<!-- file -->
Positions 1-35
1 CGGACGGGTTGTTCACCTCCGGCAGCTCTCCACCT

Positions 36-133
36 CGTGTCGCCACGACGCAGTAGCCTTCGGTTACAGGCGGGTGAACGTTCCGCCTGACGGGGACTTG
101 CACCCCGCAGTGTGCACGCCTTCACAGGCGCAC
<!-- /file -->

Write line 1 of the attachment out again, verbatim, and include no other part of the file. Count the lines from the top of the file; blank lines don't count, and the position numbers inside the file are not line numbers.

Positions 1-35